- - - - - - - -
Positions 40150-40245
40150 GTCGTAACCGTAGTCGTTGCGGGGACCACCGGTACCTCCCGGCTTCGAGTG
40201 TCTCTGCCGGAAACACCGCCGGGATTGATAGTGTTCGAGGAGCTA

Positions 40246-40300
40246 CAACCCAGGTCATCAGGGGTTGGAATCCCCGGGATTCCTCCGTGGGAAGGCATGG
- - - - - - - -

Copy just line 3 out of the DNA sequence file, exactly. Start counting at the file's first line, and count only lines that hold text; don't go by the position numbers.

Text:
40201 TCTCTGCCGGAAACACCGCCGGGATTGATAGTGTTCGAGGAGCTA